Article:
8 hard learned lessons for startup entrepreneurs

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There’s much more to being a startup entrepreneur than just having a good idea – in fact, many entrepreneurs consider their choices around how they work and make an income to be a distinct way of life.

If being an entrepreneur is the path you’d like to take, it’s important that you follow in the footsteps of those who have done it successfully before you whether you are an agency that offers web design Glasgow or just a small local retailer then learning from the success of others will help you achieve your goals..

Here are 8 of the most hard learned lessons successful entrepreneurs cite as being essential for those hoping to live the same lifestyle:

Understand that there are going to be long hours

There’s no successful entrepreneur on the planet who got to where they are without some serious hard work – and from the outset that hard work is going to come with some serious hours.

The reason is simple, there’s an almost infinite amount of work that’s going to need to be done if you want your business to fly – so opting for a 30 hour week instead of a 60 hour week is really just rolling your workload into tomorrow.

Doing so is fine, but understand that you’re also rolling any result way beyond tomorrow too.

Have the right attitude every day

To make it as an entrepreneur you’re going to have to get out of bed every morning ready to defy the odds – as majority of small startups won’t make it, and it’s often because of a lacking attitude.

It’s useful to have some goals, daily, weekly, annually and even on a longer basis. Break those goals down into manageable chunks and ask yourself, even if it’s on an hour by hour basis, if you want to take a step toward or away from that goal.

Perfection never comes

There are very very few businesses that have started with the perfect product and seen success from day 1. Look at Facebook, Google or even more traditional brands like Nike or Adidas – they did not start with a perfect product, they started with an innovative product that has developed over a number of years to become the industry leader today.

If you strive for perfection then you’re going to spend a lot of time at the drawing board and very little time bringing money and feedback in.

Make the minutes count

Remember we said you’re going to have to put the long hours in to see the results you’re dreaming about? Well, those hours can either add up or escape in the most unexpected places. Take a bit of well-meaning procrastination for example:

10 minutes spent socially on Facebook each day adds up to 70 minutes a week. 52 weeks of casual Facebook browsing equals 3,640 minutes each year – or, in more simple terms, around 60 hours. That’s an additional full working week that you could be spending working on your business – and we shouldn’t pretend that social media is the only distraction too.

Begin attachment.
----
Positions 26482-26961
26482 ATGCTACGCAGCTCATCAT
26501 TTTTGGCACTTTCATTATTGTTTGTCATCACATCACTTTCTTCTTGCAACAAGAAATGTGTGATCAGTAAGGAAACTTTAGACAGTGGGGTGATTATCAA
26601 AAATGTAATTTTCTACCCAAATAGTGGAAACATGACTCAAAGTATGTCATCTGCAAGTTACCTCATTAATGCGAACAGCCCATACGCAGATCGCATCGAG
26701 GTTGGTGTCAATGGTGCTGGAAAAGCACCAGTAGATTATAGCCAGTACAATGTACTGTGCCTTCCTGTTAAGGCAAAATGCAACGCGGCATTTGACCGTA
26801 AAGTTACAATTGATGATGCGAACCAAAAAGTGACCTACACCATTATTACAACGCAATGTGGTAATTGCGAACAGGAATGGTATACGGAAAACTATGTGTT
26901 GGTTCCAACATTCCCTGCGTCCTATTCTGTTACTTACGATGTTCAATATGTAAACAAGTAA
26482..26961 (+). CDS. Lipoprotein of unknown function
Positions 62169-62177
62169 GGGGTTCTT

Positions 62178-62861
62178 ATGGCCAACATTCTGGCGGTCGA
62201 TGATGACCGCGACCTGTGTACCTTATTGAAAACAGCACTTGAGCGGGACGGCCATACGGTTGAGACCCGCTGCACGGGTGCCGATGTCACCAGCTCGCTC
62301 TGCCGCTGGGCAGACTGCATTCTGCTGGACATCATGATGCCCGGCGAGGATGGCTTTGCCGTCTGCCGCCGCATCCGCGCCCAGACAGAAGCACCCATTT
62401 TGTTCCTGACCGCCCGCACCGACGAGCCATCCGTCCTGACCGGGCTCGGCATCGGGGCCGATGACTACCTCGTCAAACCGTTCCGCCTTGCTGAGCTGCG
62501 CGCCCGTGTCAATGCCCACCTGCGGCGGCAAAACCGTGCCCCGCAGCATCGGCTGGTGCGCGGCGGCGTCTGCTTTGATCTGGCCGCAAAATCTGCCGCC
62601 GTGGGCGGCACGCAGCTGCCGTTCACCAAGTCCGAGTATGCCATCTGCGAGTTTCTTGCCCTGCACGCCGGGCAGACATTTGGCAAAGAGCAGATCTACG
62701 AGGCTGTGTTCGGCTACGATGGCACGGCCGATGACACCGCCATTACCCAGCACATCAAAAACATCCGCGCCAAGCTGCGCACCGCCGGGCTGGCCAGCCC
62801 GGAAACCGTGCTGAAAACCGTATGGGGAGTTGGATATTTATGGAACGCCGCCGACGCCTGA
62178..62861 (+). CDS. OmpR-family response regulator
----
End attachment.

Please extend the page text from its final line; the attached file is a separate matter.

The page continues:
Be aware of where your minutes go – then work on harnessing them for the good of your business.

Think lessons, not mistakes

There are countless entrepreneurs who have fallen at the first, very avoidable, hurdle – dwelling on failure.

If you become fixated on failure you’ll beat yourself up and hesitate when the time comes to take action again, instead, get into the habit of journaling what you’ve learned when something goes wrong.

If you can pull some value from a ‘mistake’ then it’s no longer a mistake – and, as cliched as it might sound, it’s just a lesson that you can apply to your future plans.

Prioritise your own well-being

If you’re familiar with motorsport you’ll know about ‘pitstops’ – when the car or bike takes a pause from the race to refuel, tweak settings, adjust strategy – and so forth.

You need pitstops too – perhaps daily, perhaps monthly, perhaps annually – everyone’s different, but continue to put your all into the race when there’s no fuel in the tank and you’ll find yourself exhausted and unable to continue – or worse still, under the impression you can continue but performing at a much reduced level.

Keep some awareness of your mood, your productivity levels and motivation. If you find they’re slipping it might be time to do something that puts some fuel back in the tank.

Understand there are no magic bullets

If there really was ‘one weird trick’ that got you anything in life we’d be overrun by multi-millionaire entrepreneurs at every turn – and the fact we’re not should lead you to understand that there’s no one thing you can do that’s going to make you a success overnight – weird or not.

Starting a business or being an entrepreneur becomes a success when you learn to keep dozens – if not hundreds – or metaphorical plates spinning, and as the person at the top of the business, you should have all of them in your sight.

In fact, if there’s one piece of advice that trumps all others, it’s understanding that there are no shortcuts, you path is going to be long and difficult – and if it were any other way, everyone would be on it.

Do what you’re good at

Every entrepreneur has a set of strengths – and an equal, if not larger list of weaknesses. If you think you’re good at everything then you likely to be massively undervaluing your time in certain areas.

It’s really important that you identify elements of your roll that only you can do – and if something can be picked up by someone who isn’t required to have your level of knowledge, let them do it. Perhaps you could take on another member of staff? Or if funds don’t allow for that, perhaps there are freelance contractors who would work on a casual ‘as needed’ basis.

There are some extremely talented people out there who can be brought in to the business on your terms, from social media experts to admin staff – make the most of them, and make the most of your time.

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